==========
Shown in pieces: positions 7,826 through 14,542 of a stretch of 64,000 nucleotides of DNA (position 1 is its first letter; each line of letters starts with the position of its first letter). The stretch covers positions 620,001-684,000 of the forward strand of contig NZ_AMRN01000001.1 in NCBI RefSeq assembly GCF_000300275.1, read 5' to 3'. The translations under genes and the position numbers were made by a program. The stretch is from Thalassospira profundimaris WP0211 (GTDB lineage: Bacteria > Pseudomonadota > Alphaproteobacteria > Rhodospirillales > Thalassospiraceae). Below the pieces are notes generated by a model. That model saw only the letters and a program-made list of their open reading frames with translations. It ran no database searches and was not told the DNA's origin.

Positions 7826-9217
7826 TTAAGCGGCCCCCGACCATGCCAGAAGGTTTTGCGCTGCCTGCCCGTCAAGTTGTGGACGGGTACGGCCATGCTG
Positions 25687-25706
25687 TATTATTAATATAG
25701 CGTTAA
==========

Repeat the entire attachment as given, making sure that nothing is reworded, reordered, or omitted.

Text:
Shown in pieces: positions 7,826 through 14,542 of a stretch of 64,000 nucleotides of DNA (position 1 is its first letter; each line of letters starts with the position of its first letter). The stretch covers positions 620,001-684,000 of the forward strand of contig NZ_AMRN01000001.1 in NCBI RefSeq assembly GCF_000300275.1, read 5' to 3'. The translations under genes and the position numbers were made by a program. The stretch is from Thalassospira profundimaris WP0211 (GTDB lineage: Bacteria > Pseudomonadota > Alphaproteobacteria > Rhodospirillales > Thalassospiraceae). Below the pieces are notes generated by a model. That model saw only the letters and a program-made list of their open reading frames with translations. It ran no database searches and was not told the DNA's origin.

Positions 7826-9217
7826 TTAAGCGGCCCCCGACCATGCCAGAAGGTTTTGCGCTGCCTGCCCGTCAAGTTGTGGACGGGTACGGCCATGCTG
Positions 25687-25706
25687 TATTATTAATATAG
25701 CGTTAA